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from NYT > Business > Economy

Newsletter: Service-Sector Struggles


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Economic activity is crashing around the globe. IHS Markit’s surveys of purchasing managers in Japan and Europe show overall activity plummeting in March, led by a service-sector collapse as companies pulled out of conferences, tourists canceled travel plans, restaurants and shops closed and governments restricted movements to help contain the novel coronavirus. Overall activity in the eurozone and the U.K. contracted at the fastest pace on record and Japan’s composite survey was the weakest since 2011. Purchasing managers, the people who sit in the center of a company’s supply chain and make decisions about whether to order more supplies, change inventories or alter prices, say a recession is coming, if it’s not already here. “Clearly there’s scope for the downturn to intensify further as even more draconian policies to deal with the virus are potentially implemented in coming months,” IHS Markit economist Chris Williamson said of the eurozone survey.

IHS Markit releases its preliminary figures for the U.S. at 9:45 a..m. ET.


IHS Markit’s preliminary U.S. manufacturing index for March is expected to sink to 42.5 from 50.7 at the end of February and the services index is expected to drop to 42.0 from 49.4. (9:45 a.m. ET)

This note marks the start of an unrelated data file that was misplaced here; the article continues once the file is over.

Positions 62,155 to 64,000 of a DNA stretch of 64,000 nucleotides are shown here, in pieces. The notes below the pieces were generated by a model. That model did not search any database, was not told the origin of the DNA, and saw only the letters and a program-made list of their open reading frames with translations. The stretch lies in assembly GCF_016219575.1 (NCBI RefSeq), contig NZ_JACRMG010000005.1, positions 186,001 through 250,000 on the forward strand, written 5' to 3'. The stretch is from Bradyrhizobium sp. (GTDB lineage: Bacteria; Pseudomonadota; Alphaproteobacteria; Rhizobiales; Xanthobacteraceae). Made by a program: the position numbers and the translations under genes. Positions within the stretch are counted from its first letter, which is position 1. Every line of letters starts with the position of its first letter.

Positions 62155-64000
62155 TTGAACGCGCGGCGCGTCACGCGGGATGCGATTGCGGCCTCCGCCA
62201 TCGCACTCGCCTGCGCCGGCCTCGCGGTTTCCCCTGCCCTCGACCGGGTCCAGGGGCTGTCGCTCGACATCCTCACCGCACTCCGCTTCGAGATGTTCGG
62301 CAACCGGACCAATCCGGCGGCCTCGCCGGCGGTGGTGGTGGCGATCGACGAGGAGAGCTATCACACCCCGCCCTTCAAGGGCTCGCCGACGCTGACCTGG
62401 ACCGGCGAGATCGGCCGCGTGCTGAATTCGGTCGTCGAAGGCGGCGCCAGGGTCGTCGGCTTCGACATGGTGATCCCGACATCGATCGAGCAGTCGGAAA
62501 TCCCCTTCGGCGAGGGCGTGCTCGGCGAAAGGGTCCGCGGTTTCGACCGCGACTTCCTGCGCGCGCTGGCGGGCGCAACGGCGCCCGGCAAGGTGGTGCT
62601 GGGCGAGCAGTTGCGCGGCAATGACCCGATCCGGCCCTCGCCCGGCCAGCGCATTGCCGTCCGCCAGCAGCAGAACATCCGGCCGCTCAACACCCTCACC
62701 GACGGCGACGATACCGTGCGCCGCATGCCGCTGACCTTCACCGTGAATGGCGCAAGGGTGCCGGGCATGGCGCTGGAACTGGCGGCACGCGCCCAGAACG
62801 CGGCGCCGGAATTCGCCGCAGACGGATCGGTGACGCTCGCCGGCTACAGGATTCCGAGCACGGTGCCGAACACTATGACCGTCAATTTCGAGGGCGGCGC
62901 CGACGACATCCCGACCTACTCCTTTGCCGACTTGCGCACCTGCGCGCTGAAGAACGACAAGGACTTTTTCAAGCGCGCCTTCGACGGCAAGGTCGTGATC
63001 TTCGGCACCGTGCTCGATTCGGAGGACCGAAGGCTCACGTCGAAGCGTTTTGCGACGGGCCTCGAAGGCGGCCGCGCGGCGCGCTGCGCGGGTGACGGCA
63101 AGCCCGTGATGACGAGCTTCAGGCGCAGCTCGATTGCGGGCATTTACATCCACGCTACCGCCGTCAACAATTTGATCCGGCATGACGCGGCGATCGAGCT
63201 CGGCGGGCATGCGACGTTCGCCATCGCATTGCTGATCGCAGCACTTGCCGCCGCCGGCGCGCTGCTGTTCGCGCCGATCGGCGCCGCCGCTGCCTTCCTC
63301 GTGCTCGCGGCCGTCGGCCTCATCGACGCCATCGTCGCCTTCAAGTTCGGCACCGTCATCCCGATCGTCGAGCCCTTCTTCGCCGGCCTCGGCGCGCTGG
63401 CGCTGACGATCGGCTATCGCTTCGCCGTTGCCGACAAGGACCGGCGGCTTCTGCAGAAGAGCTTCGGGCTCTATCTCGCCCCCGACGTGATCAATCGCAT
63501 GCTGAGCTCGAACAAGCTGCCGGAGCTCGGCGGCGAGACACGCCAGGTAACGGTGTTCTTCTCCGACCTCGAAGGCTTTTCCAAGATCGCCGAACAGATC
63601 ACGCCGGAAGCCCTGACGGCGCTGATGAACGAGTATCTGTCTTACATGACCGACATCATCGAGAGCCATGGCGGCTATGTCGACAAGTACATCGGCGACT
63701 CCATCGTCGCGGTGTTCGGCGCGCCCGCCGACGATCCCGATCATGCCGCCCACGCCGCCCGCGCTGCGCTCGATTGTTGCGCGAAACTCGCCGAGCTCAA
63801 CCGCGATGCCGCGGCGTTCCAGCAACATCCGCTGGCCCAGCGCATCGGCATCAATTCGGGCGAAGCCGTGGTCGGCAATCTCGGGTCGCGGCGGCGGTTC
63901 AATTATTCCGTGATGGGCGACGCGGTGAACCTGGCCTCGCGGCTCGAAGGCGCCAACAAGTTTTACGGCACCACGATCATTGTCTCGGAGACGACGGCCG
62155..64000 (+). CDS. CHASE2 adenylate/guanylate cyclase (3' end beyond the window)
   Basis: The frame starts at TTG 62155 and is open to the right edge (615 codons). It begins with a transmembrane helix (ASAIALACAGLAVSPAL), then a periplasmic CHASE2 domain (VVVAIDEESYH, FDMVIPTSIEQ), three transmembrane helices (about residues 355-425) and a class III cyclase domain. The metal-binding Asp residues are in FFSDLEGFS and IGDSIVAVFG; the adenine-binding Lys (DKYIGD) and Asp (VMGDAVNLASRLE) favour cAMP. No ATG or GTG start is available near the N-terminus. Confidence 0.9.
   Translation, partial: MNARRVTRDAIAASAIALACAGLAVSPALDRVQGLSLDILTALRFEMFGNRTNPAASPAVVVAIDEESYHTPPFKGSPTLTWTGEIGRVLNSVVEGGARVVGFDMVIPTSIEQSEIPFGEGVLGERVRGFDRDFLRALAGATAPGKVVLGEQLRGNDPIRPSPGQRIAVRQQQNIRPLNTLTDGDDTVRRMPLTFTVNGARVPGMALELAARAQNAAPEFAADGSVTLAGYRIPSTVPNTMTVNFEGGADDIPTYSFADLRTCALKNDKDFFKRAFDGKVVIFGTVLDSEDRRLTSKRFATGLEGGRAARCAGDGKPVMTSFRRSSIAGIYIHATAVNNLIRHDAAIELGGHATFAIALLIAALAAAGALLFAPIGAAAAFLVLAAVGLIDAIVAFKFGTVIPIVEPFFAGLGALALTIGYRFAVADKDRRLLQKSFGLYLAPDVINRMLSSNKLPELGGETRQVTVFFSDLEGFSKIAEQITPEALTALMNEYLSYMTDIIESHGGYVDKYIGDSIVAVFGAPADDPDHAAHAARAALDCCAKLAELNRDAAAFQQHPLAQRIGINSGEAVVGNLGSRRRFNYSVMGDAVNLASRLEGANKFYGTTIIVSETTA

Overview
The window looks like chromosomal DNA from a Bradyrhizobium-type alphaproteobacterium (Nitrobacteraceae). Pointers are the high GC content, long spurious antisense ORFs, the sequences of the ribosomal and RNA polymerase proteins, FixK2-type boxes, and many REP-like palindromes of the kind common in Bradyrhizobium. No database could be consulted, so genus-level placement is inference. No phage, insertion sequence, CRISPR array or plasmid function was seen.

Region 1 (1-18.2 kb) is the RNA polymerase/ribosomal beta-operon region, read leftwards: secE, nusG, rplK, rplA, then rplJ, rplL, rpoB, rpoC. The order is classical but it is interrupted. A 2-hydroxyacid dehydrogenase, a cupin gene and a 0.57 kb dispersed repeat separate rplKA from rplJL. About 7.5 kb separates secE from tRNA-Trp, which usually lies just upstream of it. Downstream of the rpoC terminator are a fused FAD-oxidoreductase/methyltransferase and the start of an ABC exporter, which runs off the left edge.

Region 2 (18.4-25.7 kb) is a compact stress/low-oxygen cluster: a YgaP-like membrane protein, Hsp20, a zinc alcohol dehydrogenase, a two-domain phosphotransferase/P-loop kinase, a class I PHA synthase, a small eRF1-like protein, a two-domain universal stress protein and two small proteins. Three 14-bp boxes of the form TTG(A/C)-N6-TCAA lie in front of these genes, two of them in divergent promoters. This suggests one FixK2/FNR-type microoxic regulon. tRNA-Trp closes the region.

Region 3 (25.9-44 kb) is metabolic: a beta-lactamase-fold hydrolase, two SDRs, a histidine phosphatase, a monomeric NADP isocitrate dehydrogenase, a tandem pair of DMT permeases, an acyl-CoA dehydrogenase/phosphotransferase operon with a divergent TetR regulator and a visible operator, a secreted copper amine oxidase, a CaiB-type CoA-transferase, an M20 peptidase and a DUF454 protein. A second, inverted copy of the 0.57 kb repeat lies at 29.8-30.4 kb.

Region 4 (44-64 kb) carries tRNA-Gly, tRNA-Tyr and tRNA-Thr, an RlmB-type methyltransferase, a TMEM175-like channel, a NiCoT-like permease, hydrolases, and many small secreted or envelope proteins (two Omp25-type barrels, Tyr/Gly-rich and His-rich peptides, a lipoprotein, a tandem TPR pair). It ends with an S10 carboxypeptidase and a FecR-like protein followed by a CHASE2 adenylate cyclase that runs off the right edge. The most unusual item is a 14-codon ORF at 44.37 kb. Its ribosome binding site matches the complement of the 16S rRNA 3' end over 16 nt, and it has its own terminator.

U.S. new-home sales for February are expected to inch down to 757,000 from 764,000 a month earlier. (10 a.m. ET)

The Richmond Fed’s manufacturing survey for March is expected to fall to minus-12.5 from minus-2 a month earlier. (10 a.m. ET)

The Bank of Japan releases minutes from its Jan. 20-21 meeting at 7:50 p.m. ET.

The Senate on Monday failed to advance a rescue package totaling at least $1.6 trillion. Negotiations resume today.

Note: This is a partial listing of key economic events and subject to change.


Hard Landing

Major U.S. airlines are drafting plans for a potential voluntary shutdown of virtually all passenger flights across the U.S., according to industry and federal officials, as government agencies also consider ordering such a move and the nation’s air-traffic control system continues to be ravaged by the coronavirus contagion, Andy Pasztor and Alison Sider report.

Boeing said it would suspend airliner production in the Seattle area and General Electric said it would lay off workers making jet engines as the coronavirus pandemic places a heavy drag on U.S. industry. Many manufacturers have kept factories running as confirmed cases of the virus have multiplied, but more are closing at least some of their plants as demand plummets and some of their workers test positive for the virus. Winnebago Industries and Polaris said they were suspending some operations. Harley-Davidson and U.S. car makers have also curtailed or suspended some production. Lower vehicle production means lower demand for steel. ArcelorMittal, the world’s largest steelmaker by production, said it plans to idle furnaces in Indiana and Ontario, Andrew Tangel and Thomas Gryta report.

Everything and the Kitchen Sink

Federal Reserve Chairman Jerome Powell’s whatever-it-takes moment arrived Monday. The central bank signaled it would do practically anything—extending loans to big and small businesses and purchasing unlimited amounts of government debt—to help an American economy in a race against time, Nick Timiraos reports.